Local & Regional

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Environmental tests on an Oklahoma creek have led to the discovery of a saltwater spill into the main source of freshwater for Tallgrass Prairie Preserve.

An Environmental Protection Agency inspector working on Bird Creek was shown a broken drainage pipe on a hillside which led to finding the saltwater spill into Sand Creek on Tuesday.

Tallgrass Preserve Director Bob Hamilton says pumper trucks are taking water out of a pond below the broken pipe and some ditches have been dug to collect or divert contaminated water from the creek until it can be pumped out.

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WASHINGTON (AP) — The Environmental Protection Agency chief on Thursday pulled out of a Republican fundraiser after a Democratic senator raised ethics concerns.

A spokesman for EPA Administrator Scott Pruitt announced he would not be attending next week's Oklahoma Republican Party gala. Pruitt, who previously served as Oklahoma's elected attorney general, had been scheduled as the keynote speaker.

OKLAHOMA CITY (AP) — Oklahoma has hit a record high with more than 62,000 offenders in the state's department of corrections system.

Oklahoma Department of Corrections Director Joe Allbaugh says the prison system is operating at 109 percent of capacity.

"It has taken just four months for an additional 1,000 people to be included in our numbers of incarcerated, supervised and county jail backup," Allbaugh said.

State of Oklahoma

OKLAHOMA CITY (AP) — A Republican state senator who is being investigated for possible misuse of campaign funds has resigned from the Oklahoma Senate.

State Sen. Kyle Loveless submitted a two-sentence letter of resignation Thursday, saying he had made "mistakes."

Oklahoma County District Attorney David Prater confirmed Thursday a criminal investigation is ongoing over the potential embezzlement of campaign funds. No charges have been filed.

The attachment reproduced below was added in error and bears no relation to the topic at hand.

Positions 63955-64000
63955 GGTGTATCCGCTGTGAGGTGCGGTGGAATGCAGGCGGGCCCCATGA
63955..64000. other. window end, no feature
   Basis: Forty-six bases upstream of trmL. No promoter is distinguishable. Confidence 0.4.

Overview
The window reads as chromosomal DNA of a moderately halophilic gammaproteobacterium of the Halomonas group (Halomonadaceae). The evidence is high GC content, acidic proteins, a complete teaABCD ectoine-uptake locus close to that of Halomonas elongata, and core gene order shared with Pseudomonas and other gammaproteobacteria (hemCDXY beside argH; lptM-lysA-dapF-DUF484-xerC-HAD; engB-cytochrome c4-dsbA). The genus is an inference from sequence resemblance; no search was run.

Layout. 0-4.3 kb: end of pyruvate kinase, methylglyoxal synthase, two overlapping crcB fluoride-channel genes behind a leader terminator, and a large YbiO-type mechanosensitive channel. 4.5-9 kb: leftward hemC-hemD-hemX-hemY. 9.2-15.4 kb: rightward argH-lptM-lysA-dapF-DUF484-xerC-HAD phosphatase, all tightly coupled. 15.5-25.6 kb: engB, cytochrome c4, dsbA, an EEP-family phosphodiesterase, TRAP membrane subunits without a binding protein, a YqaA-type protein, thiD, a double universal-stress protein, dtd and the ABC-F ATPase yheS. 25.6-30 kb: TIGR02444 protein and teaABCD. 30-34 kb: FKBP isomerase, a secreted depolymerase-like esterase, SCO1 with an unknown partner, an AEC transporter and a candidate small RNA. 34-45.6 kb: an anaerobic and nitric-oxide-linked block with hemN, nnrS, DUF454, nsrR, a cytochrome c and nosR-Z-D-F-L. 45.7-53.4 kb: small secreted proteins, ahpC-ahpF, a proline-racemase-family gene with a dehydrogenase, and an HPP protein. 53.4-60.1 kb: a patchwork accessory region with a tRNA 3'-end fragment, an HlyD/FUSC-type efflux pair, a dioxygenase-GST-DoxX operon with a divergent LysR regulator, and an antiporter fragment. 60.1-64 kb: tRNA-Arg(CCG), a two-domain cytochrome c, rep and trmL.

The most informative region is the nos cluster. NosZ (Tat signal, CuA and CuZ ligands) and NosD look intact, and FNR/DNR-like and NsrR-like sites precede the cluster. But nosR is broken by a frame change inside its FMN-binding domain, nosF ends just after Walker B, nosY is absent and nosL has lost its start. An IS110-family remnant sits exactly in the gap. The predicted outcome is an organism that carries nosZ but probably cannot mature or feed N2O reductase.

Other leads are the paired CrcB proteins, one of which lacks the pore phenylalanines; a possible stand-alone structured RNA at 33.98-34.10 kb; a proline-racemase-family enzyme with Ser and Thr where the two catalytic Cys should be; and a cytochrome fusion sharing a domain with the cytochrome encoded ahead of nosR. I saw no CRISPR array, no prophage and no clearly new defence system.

A telephone message left with Loveless was not immediately returned.

KWGS News File Photo

Oklahoma lawmakers' deadline to pass an education budget is nearly a month behind us now.

State Superintendent Joy Hofmeister said considering the ongoing difficulty collecting the forecasted amount of revenue, she wouldn't want the budget lawmakers would have passed April 1, anyway.

In the news:

  • Budget work is underway at the capitol, but public schools are still in the dark for planning their budgets.
  • The Oklahoma Senate approves "small loans," a short-term loan critics say preys on poor people.
  • Local immigration reform advocates join a national organization headed by tech industry leaders.

An Oklahoma coalition has joined a national immigration reform movement.

The new Oklahoma chapter of FWD.us involves business, community and faith leaders. Tulsa Hispanic Chamber of Commerce President and CEO Francisco Trevino said it’s important businesses take the lead because they understand the economic implications of immigration.

By 2025, three-fourths of the workforce is going to be Hispanics. What are we going to do without 11 million people that are not going to be able to work if they're not here?" Trevino said.

The state Senate approved a bill Thursday creating short-term loans known as “small loans.”